Brisket had a more traditional preparation with a light rub leading to a decent crust and a good smoke line. The meat was moist, but the ease with which it broke apart in my hands was evidence that it may have been overcooked a bit. Also, the smoke and flavor was there, but the fat was missing in these too-lean slices. Finally, the wholly untraditional pulled pork was the best item on the plate. The mixture of tender shredded pork, black bits of crust and small bits of rendered fat came together with the nutty flavored sauce that was applied with restraint. We thought it may actually contain some asian peanut sauce. Odd...but good.

The final item was the Brother-in-Law sandwich. Chopped beef, sliced sausage and American cheese were piled atop a buttered bun and doused with the house sauce. Hot sauce was available on the side, but eaters were warned that the staff would no longer replace food that had been doused with this screaming hot sauce. Squirt at your own risk. Before taking the sauce challenge, we took a few bites, and all of these flavors came together quite well. I had doubts about cheese and brisket, but the sausage buffer was key to this flavor profile. Adding the grainy hot sauce added a pleasant kick without much pain.

Stanley's may not have any one outstanding traditional Texas BBQ item, but judged on the whole, this joint is worth a stop.

Stanley's Famous Pit BBQ on Urbanspoon

Read the rest!

A Plus Grocery

This is a public service announcement. A Plus Grocery on Mockingbird at Lemmon in Dallas advertises "BBQ" on their storefront. Do not attempt to ingest this sorry excuse for smoked meat.

After I ordered a sliced brisket sandwich, the kitchen staffer quickly grabbed a plastic wrapped portion of brisket and tossed it in the microwave. Once it had been recooked too nearly beyond recognition, it was unwrapped and tossed onto an dry toasted white bun. I immediately spat out the first bite I took, then I headed over to Big Al's for lunch instead. A star rating of any sort would be too great of a compliment.

- BBQ Snob

Read the rest!

Friday, May 14, 2010

Smokin' a Brisket

A few weeks back I smoked a brisket for some friends, and I'm just now getting around to writing about it. Smoking a brisket for me generally means smoking a whole lot more than just a brisket. Although I feel like I can churn out a decent slab of beef, it doesn't hurt to have a back-up (or four) just in case, and if the fires already going, you might as well take full advantage. My favorite bulletproof cut is a pork shoulder, and since it takes about the same amount of time as a whole brisket, it's convenient to smoke them together.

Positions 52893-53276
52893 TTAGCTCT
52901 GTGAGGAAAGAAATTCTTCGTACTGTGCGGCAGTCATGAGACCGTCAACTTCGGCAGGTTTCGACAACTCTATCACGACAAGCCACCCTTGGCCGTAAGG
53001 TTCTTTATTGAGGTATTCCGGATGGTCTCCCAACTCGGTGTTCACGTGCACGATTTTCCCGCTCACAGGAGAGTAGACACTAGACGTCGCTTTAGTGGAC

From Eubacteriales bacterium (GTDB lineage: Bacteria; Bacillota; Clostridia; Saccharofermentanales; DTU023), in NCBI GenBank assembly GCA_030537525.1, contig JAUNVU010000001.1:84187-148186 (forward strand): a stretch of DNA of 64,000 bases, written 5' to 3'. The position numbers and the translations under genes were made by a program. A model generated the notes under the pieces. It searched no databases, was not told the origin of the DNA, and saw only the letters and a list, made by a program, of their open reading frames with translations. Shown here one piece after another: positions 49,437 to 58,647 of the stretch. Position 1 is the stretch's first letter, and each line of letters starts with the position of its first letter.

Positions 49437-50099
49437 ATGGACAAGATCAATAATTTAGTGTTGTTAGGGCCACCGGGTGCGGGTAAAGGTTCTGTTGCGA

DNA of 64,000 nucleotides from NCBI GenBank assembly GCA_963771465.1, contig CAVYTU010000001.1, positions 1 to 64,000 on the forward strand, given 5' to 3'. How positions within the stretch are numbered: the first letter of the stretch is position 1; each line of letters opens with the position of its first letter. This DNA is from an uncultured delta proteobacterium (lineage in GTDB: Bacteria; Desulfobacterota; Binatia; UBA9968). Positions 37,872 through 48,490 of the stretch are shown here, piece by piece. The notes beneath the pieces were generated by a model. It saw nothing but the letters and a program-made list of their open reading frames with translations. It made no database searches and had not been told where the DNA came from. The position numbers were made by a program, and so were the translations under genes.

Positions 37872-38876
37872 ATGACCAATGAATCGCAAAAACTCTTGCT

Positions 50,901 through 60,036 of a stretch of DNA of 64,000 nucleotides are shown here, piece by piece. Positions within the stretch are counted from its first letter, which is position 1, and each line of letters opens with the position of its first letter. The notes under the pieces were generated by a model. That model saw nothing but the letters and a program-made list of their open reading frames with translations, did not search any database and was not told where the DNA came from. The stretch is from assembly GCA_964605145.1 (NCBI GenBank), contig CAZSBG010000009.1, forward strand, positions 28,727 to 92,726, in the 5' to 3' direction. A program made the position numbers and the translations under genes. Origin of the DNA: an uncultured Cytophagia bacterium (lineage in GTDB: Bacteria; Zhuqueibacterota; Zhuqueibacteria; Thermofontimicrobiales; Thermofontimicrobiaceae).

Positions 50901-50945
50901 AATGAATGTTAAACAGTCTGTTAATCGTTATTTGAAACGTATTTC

This batch was smoked with pecan and charcoal. The pecan came from a tree in my neighbor's yard that fell on my roof. It was a damn large limb, so it kept the smoker running all day.

The brisket was once again oversalted (by me). I really need to go lighter on that rub. It was also a bit tough because it had not gotten to temperature (190) before dinner time rolled around. I actually wrapped it the next day and slow cooked it in the oven for several hours until it tenderized a bit more, and none of the smoky flavor suffered.

Baby backs were on sale, and were perfect from the smoker. A nice bark from the sweet rub coupled with good texture and moisture gave me room for seconds.

The pork was good, but again needed more time in the smoker to tenderize a bit more. While pulling wasn't an option, the sliced pork was plenty flavorful.

I threw on a split chicken and some homemade andouille sausage for good measure. They were both excellent, and made for a much prettier plate. There was about four times the necessary amount of food, so I had plenty of leftovers. The ribs were best straight form the fridge, but the brisket and pork made some good quesadillas.

Do you have any pics of your recent smoking adventure? Send me some pics with a brief description, and I'll post them.

- BBQ Snob

Read the rest!

Thursday, May 13, 2010

BBQ Question

A reader wrote asking a question about a few long-gone BBQ joints in Denton, Texas. They don't sound familiar to me, so I'm throwing his question out to the masses.

"I attended North Texas State University (now UNT)in the early 1970's. I regularly ate at a bbq restaurant called the BBQ Barn which was housed in an A-frame building located at the intersection of Locust and Eagle streets. It was split down the middle with two doors, the left one for BBQ and the right one for hamburgers. The BBQ was so good I never ate a hamburger. They had a big sign where you placed your order which said 'TRIM ALL FAT' and they certainly did.

"The family that ran it also had another location under a different name
located near Texas Women's University on a side street between University
and Sherman streets.

"They went out of business long ago but I continue to wonder if the family
still sells bbq somewhere else?"

He would appreciate any assistance you can provide. Just comment below if you know anything about these two joints past or present.

- BBQ Snob

Read the rest!

Wednesday, May 12, 2010

Marshall's Bar-B-Q

GARLAND: Marshall's Bar-B-Q
510 W Walnut Cir

Garland, TX 75040


Open M-F 11-6:30, Sat 10:30-4:30

Initially I crossed this location off-of my DFW to-do list thinking it was part of the Marshall's mini-chain. After learning that it was an independent operation, I made it a stop just before a weekend brisket run to Meshack's just down the road. Two friendly Asian ladies helped put together my to-go order of one of the cheapest two meat plates in town. Ribs, brisket and two sides were under $10. A pile of average tasting fried rice was one of the most original BBQ accompaniments I've tried in the state along with a creamy and sweet macaroni salad.

However mangled the picture makes these cuts appear, the thick slices of brisket were nicely cooked, but had nary a hint of smoke. The slices were moist and tender with a good beefy flavor. Large meaty spare ribs did have a hint of smoke, but most of the flavor came from a sweet glaze heavy with black pepper that was applied after cooking. While both meats were cooked well and had good texture and decent flavor, they lacked bark, a smokering and smokiness altogether. This was just mediocre BBQ.